In the Nutshell Study above, farmer Eben Wallace was found hanged in his barn. His wife told police, “When things did not suit Eben he would go out into the barn, stand on a bucket, put a noose around his neck, and threaten suicide. I always talked him out of it. On this afternoon, he made the usual threats, but this time I did not follow him to the barn right away. When I did, I found him hanging there with his feet through a wooden crate.”
“When old Francis died in 1913, Dad sent him off in a hearse pulled by four black horses followed by mutes carrying ostrich feather wands and a procession of friends and family in the deepest mourning possible.”—Barbara Nadel
New Year’s Eve was celebrated on 31 December for the first time in 45 B.C. when the Julian calendar came into effect.
In the aftermath of Katherine Parr’s passing, Lady Elizabeth Tyrwhitt, one of her closest friends, recalled, “Two days afore the death of the Queen, at my coming to her in the morning, she asked me where I had been so long, and said unto me, she did fear such things in herself, that she was sure she could not live. Whereunto I answered, as I thought, that I saw no likelihood of death in her. She then having my Lord Admiral by the hand, and divers others standing by, spake these words, partly, as I took it, [in delirium], ‘My Lady Tyrwhitt, I am not well handled, for those that be about me careth not for me, but standeth laughing at my grief, and the more good I will to them, the less good they will to me.’”
“Connecticut River at Hartford 18 feet above low water mark. Heavy rain still prevailed, with much thunder.”—Beckwith’s Almanac
Harriet Leonard Hale, scion of an old and venerable New England family, was the third child and only daughter of Russell Hale. Hale was born 22 July, 1799, in Glastonbury, Hartford County, Connecticut, and died 13 April, 1849, in that same place. Harriet’s mother, Harriet Ely, was born 17 April, 1803, in Agawam, Massachusetts, and died 2 September, 1880. Russell was the son of Thomas Hale of Glastonbury (10 June, 1768–12 Feb., 1819) and Lucretia House (1771–24 September, 1835). The Hales descended from Samuel Hale, born 1 July, 1615, at Watton-at-Stone, Hertfordshire, England, who came to Connecticut as a young man, married Mary Smith in about 1642, and died in Glastonbury on 9 November, 1693.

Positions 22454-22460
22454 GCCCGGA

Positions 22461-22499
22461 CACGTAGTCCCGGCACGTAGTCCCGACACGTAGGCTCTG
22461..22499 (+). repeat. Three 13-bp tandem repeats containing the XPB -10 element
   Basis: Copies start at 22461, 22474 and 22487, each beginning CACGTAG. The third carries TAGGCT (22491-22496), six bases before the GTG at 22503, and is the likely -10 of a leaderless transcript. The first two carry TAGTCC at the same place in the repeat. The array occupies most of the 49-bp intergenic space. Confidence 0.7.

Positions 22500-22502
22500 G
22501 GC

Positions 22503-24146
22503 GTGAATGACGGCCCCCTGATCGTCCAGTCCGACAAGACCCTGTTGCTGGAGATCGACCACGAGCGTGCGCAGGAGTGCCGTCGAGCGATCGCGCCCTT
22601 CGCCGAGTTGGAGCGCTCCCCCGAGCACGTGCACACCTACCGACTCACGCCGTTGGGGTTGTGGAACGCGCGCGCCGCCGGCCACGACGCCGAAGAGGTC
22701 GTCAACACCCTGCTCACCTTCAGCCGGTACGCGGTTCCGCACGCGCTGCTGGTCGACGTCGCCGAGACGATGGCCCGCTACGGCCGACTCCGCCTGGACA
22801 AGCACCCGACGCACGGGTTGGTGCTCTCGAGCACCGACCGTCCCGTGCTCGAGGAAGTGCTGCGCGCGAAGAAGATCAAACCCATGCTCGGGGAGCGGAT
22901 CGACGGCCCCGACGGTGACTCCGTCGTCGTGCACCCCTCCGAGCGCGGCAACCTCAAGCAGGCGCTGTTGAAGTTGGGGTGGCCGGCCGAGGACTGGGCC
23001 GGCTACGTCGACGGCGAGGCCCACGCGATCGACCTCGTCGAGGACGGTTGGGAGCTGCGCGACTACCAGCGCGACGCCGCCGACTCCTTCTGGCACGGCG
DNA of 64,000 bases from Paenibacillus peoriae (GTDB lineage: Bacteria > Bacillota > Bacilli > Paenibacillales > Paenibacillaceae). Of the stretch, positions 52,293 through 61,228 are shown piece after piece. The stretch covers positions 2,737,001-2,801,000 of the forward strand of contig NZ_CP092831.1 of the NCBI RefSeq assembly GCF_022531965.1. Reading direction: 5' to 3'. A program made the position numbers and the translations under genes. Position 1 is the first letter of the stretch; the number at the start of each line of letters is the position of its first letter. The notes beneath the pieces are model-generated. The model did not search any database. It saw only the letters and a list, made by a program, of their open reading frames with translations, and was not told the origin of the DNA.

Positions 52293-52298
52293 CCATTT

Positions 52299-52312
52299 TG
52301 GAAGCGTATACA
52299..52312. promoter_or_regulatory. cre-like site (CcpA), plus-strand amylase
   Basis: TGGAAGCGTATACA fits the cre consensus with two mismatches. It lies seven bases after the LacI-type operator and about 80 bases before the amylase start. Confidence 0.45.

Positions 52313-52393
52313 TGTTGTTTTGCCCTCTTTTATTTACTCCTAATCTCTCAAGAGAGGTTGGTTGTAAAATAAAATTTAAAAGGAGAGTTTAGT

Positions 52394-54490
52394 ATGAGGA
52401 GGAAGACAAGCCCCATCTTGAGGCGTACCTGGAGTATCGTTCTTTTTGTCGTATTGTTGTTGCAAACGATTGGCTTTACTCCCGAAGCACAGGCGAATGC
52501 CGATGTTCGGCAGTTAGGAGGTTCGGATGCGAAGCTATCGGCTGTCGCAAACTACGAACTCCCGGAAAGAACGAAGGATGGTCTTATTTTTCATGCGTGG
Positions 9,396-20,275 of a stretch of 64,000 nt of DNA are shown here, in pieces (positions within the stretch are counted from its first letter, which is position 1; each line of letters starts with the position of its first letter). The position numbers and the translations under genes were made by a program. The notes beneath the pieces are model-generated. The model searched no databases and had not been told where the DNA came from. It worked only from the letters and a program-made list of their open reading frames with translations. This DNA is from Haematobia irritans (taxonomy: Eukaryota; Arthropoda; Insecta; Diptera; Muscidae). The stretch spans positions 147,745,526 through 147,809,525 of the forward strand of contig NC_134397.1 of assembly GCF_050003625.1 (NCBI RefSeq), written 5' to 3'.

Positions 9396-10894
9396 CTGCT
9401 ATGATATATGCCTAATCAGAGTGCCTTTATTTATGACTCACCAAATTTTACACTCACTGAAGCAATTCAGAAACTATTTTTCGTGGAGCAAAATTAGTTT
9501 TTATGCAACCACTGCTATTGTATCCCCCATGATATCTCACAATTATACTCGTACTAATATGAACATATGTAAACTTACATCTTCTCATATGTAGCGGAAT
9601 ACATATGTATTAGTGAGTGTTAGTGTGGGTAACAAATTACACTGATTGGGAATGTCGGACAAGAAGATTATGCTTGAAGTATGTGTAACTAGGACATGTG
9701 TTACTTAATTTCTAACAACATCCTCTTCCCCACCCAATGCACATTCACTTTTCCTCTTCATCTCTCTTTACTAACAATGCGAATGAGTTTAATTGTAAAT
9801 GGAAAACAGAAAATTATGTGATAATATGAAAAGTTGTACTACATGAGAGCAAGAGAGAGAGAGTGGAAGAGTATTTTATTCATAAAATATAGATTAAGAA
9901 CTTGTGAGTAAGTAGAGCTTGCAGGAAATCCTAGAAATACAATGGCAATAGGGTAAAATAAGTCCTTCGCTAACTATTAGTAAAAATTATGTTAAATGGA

Harriet Hale was born 14 April, 1833, in Glastonbury. Her two older brothers were Robert Ely (1827–1847) and Henry Russell (1830–1876). The 1850 Census of Glastonbury included Harriet Ely Hale as a widow, together with her daughter Harriet and her son Henry, a farmer. It is the only census that Harriet Hale Fox appeared on, as the one compiled a decade previously, when she was seven in 1840, listed the names of household heads only.
At age 18, Harriet wed blond, bearded, and bespectacled Henry Fox, a man twelve years her senior, on 5 October, 1851. He had been born in East Hartford, Hartford County, Connecticut, 19 April, 1821, and was the son of Leonard Fox (1792–1866) and Hannah Nicholson (1795–1894). The Fox family had been in New England since emigrating from London in the 17th century. Members of the clan participated in the Revolutionary War, and Leonard Fox fought in the War of 1812.
“Live a good life. If there are gods and they are just, then they will not care how devout you have been, but will welcome you based on the virtues you have lived by. If there are gods, but unjust, then you should not want to worship them. If there are no gods, then you will be gone, but will have lived a noble life that will live on in the memories of your loved ones.”―Marcus Aurelius